Markets volatility

Nomura’s McElligott Asks: ‘Could It Really Have Been That Simple?’

Gathering storm clouds notwithstanding, market participants are obliged to ponder the somewhat surreal prospect that, as apocalyptic as everything seemed in March, the pandemic plunge amounted to nothing more than a dip-buying opportunity. Don't misconstrue that as an attempt to downplay widespread economic suffering on Main Street. And certainly don't take it as an effort to trivialize the tragedy inherent in the 668,000 lives lost so far in the pandemic. Rather, the point is simply that from the perspective of someone willing to ignore the largest public health crisis in a century on the way to buying everything in sight in mid-March confident that central banks (and especially the Fed) would prop up asset prices, this was a simple trade. "Hindsight being 20/20, could it really have been that simple on the 2020 version of the 'Fed rides to the rescue' trade yet again?", Nomura's Charlie McElligott asks, in a Thursday note. "The answer seems to be a resounding 'YES'", he goes on to say, referencing the returns shown in the figure (above). If you're among those who participated in the surge, you now have an opportunity to take profits ahead of a potentially volatile August (w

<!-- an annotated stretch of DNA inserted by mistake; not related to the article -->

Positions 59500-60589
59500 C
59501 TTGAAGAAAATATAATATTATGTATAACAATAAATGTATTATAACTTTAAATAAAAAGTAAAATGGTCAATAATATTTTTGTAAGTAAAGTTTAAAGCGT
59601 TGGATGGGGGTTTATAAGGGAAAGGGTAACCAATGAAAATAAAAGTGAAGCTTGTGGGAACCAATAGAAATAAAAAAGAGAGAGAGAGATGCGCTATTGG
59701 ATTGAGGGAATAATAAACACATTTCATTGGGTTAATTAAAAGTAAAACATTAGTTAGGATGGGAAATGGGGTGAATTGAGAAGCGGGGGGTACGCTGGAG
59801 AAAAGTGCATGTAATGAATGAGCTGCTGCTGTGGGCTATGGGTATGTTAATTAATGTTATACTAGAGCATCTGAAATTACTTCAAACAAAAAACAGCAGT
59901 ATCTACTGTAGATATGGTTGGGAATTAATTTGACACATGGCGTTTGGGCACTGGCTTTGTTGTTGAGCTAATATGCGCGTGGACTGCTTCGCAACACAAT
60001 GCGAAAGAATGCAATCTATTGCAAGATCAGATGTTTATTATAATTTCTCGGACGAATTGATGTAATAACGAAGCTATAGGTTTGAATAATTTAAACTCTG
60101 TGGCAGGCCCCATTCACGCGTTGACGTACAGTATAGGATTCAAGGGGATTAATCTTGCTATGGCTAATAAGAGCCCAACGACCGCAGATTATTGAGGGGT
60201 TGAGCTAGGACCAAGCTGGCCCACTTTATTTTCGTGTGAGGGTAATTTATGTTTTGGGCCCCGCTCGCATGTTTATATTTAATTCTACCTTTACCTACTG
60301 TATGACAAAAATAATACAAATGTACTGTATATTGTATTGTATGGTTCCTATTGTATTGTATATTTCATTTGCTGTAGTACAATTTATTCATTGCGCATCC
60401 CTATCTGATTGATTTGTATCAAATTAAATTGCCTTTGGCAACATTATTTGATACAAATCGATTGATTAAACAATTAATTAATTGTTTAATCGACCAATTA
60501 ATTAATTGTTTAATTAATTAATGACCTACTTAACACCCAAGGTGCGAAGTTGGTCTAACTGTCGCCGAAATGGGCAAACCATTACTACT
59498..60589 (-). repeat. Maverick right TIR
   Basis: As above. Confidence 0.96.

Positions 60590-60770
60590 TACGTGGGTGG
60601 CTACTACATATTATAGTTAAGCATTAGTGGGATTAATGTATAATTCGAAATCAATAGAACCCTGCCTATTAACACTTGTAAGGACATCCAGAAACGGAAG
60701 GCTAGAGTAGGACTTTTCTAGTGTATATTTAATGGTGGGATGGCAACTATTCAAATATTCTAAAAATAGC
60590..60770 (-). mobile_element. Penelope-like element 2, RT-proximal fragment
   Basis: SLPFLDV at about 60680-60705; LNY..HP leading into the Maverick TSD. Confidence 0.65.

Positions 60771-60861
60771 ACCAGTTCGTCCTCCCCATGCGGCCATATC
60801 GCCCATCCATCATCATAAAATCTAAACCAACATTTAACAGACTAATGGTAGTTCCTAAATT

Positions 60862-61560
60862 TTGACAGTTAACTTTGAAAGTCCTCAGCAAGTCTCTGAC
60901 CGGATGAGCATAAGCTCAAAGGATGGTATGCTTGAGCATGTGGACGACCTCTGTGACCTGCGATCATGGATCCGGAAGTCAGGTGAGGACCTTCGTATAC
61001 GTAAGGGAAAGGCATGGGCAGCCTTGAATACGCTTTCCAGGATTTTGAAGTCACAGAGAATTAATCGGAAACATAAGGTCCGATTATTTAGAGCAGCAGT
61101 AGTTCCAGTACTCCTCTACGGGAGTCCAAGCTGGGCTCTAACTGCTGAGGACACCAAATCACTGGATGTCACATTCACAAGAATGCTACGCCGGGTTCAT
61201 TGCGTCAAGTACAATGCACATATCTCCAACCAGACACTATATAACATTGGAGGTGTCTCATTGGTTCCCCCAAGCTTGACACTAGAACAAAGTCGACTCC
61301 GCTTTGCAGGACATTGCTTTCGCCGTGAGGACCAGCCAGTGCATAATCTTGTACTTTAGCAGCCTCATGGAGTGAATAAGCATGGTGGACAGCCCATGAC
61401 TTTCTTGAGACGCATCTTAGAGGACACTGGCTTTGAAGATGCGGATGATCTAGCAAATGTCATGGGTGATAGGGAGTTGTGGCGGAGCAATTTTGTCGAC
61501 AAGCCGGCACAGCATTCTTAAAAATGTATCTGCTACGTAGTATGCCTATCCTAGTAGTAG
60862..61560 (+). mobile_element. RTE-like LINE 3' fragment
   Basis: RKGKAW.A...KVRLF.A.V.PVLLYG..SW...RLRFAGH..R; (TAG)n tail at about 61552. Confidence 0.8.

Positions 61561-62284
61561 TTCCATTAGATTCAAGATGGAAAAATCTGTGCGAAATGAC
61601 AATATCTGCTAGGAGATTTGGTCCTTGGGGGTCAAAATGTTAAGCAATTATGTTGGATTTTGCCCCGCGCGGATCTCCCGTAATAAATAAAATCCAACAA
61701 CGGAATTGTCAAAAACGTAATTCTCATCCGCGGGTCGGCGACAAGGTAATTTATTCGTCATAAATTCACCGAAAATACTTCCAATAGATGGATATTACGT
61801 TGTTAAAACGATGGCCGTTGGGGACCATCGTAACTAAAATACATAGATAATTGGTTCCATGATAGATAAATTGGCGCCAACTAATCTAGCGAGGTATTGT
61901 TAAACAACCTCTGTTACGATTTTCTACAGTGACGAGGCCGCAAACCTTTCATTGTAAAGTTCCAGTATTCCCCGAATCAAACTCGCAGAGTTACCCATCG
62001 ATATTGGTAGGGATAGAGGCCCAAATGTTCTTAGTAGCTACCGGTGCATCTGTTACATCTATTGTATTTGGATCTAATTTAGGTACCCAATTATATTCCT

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13 comments on “Nomura’s McElligott Asks: ‘Could It Really Have Been That Simple?’

  1. Goldfinga' says:

    Seems like everyone bought the bottom except for me… was so simple.

  2. Emptynester says:

    Me too.
    I will add this, too: it was only a “buy the dip” opportunity if you believe the economy/ earnings potential looks as good post- pandemic as it did pre-pandemic.

  3. joesailboat says:

    I timed it but would have done much better buying SPY. I did not believe, nor did most believe March was really the bottom. Time will tell.

  4. lorbarr says:

    I”m f’ing finally learning not to doubt the Fed and just BTFD. Which given my poor track record, suggests even the Fed may be near their limit. But with ye olde digital printing press handy, does the term “limit” even apply to the Fed?

  5. lorbarr says:

    And I”m thinking the Fed will not let both the stock market and the real economy crash at the same time. So the stock market pump will go on until the pandemic has mostly passed. Just the opposite of what most regular folks would intuit, but makes sense from the Fed’s perspective.

  6. Sophist 2020 says:

    I find it hard to believe it won’t be a buy the rumor — the Fed has our backs until the pandemic passes — and sell the news — the Fed was there until it passed. Then what?

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